Water leak detection - precise pin-pointing of faults

Feb 02, 2006

Different from electro-acoustic principles to locate water leaks, which are using different kinds of microphones to analyse loudness of leak noises for pin-pointing, correlation is based on the run-time difference of acoustic signals created by the water discharging from the leak.

The noise emitted from the point of fault spreads equally into both directions along the pipe. On it’s way it passes by various points of contact to the tube, such as main valves, gate valve or fire hydrants. If two microphones are now attached to these points in a way that the leak is somewhere inside a measurement section, the distance between one accelerometer to the leak is usually bigger than the other. Therefore the sound reaches the first microphone earlier than the second – a measurable time delay is caused. At first the correlator mathematically evaluates this run-time difference (Δt). The ensuing calculation of the distance to the sound source (d) is shown in Figure 1.
Besides the time delay the (Δt) variables L and v are contained in this equation and for that reason have significant influence on the resulting calculation of the position of the leak. L in this case is the pipe length between the measurement points that is filled with water, whereas v means the sound velocity at which the noises are spreading out in the pipe system.
For the application of a correlator in the every-day operation of water leak detection for these reasons not only knowledge about the exact length of the measurement section is required, but even information about the pipe material and diameter is essential since the sound velocity directly depends on these two data. The accuracy of a measurement does not only depend on high mathematical precision of the instruments used, but even more depends on the availability of all data required. Whereas the pipe length can be measured quite easily outdoors at a significant precision, inaccurate pipe data do falsify the measurement results enormously.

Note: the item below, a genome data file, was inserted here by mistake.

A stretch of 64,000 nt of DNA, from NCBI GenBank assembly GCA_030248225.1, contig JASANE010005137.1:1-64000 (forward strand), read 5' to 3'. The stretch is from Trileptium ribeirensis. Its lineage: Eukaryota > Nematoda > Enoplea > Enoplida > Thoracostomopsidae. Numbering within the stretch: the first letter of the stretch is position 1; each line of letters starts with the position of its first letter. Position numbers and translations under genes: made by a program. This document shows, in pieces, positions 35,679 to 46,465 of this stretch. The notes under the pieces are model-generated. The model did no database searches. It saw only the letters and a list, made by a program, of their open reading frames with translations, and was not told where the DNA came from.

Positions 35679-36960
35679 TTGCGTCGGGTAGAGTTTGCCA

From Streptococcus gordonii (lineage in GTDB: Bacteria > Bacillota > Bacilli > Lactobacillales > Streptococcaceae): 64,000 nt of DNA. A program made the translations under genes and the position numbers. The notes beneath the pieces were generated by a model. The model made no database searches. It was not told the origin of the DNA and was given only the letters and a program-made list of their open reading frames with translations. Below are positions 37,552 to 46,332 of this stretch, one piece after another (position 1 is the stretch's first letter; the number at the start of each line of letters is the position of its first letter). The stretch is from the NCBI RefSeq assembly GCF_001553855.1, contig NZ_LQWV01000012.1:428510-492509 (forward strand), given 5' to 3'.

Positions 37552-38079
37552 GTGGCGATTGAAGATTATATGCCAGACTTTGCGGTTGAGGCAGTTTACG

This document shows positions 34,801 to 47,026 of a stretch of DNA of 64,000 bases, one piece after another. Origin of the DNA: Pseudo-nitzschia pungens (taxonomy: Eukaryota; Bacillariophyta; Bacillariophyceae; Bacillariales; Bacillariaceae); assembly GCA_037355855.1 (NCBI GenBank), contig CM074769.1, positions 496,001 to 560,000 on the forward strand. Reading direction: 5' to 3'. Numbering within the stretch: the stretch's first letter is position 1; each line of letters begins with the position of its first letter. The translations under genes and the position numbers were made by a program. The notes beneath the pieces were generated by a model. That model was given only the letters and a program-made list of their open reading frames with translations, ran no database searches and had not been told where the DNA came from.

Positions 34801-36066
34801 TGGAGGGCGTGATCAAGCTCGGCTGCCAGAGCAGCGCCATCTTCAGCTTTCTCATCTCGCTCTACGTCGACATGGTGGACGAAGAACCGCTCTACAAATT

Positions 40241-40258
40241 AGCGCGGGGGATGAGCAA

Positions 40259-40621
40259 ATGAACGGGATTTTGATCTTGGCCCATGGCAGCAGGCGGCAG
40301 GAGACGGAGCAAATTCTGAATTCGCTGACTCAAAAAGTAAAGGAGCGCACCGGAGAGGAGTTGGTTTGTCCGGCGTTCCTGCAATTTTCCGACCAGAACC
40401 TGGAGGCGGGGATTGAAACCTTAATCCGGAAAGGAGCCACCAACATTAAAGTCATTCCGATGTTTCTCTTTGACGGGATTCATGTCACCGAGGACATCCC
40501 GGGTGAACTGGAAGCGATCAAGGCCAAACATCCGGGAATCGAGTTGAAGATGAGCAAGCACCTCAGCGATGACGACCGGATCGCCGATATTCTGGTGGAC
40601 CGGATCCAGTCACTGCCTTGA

To avoid such sources of mistakes the measurement section should be varied in such manner that the time delay becomes as small as possible – this means that the position of the leak would be in the middle of the section (or at least as close to the centre as possible). For the practical use of a correlator no first result should immediately be trusted. A simple "moving" of the microphones and a second measurement often leads to increasing accuracy.
If a different second measuring configuration cannot be set up, because there are no more points of contact that allow the unit to recognize the noises measurably (e. g. at dead-end pipe sections), a sound velocity measurement is highly recommendable. For this purpose an "artificial" leak could be created besides the real on. This additional sound sources may be open fire hydrants or not fully closed valves, which create a significant noise as well. In an ideal case such "artificial" leak is created out of the real measurement length. By utilizing a certain firmware feature the correlator is enabled to calculate the real sound velocity inside the pipe based on the "created leakage".
As already known from the application of electro-acoustic principles to locate leaks in water supply systems usually non-metallic pipe material means a special challenge. This is valid as well for correlation. Audibility of leak sounds in this case is not necessarily required in order to correlate successfully, but the signal must be recognisable at least at two points of contact. The sound insulation capacity inside of non-metallic pipe material often leads to the fact that in bigger distances from the leak only using accessible contact points do not deliver a suitable result of correlation. A solution to this kind of problem is the application of so called hydrophones. This special kind of microphones are directly contacted to the water inside the pipe. Inside the medium the leak noise usually spreads out much better and can be recognised in much larger distances compared to the pipe material. For coupling of such hydrophones directly into the water column fire hydrants can be used as well as building them in by dismantling water meters at the customers.
In addition to the classical possibilities of correlating leaks, instruments of the latest generations offer the option to connect microphones directly to the main unit. These receivers can in such case be used as normal electro-acoustic water leak detectors. For this reason correlators today can not only be used for exact pin-pointing of leaks, but as well for pre-location by using test-rods and additionally to confirm correlated positions acoustically by using ground microphones. Besides portable instruments in various configurations like shown in Figure 2, PC-based technology is available to be mounted on specialised water leak detection vehicle solutions, either as a notebook or a desktop computer system.

[Source: 3R INTERNATIONAL: Journal for Piping, Engineering, Practice
Special Edition 13/2005]

This Article is published on UNITRACC by courtesy of 3R INTERNATIONAL

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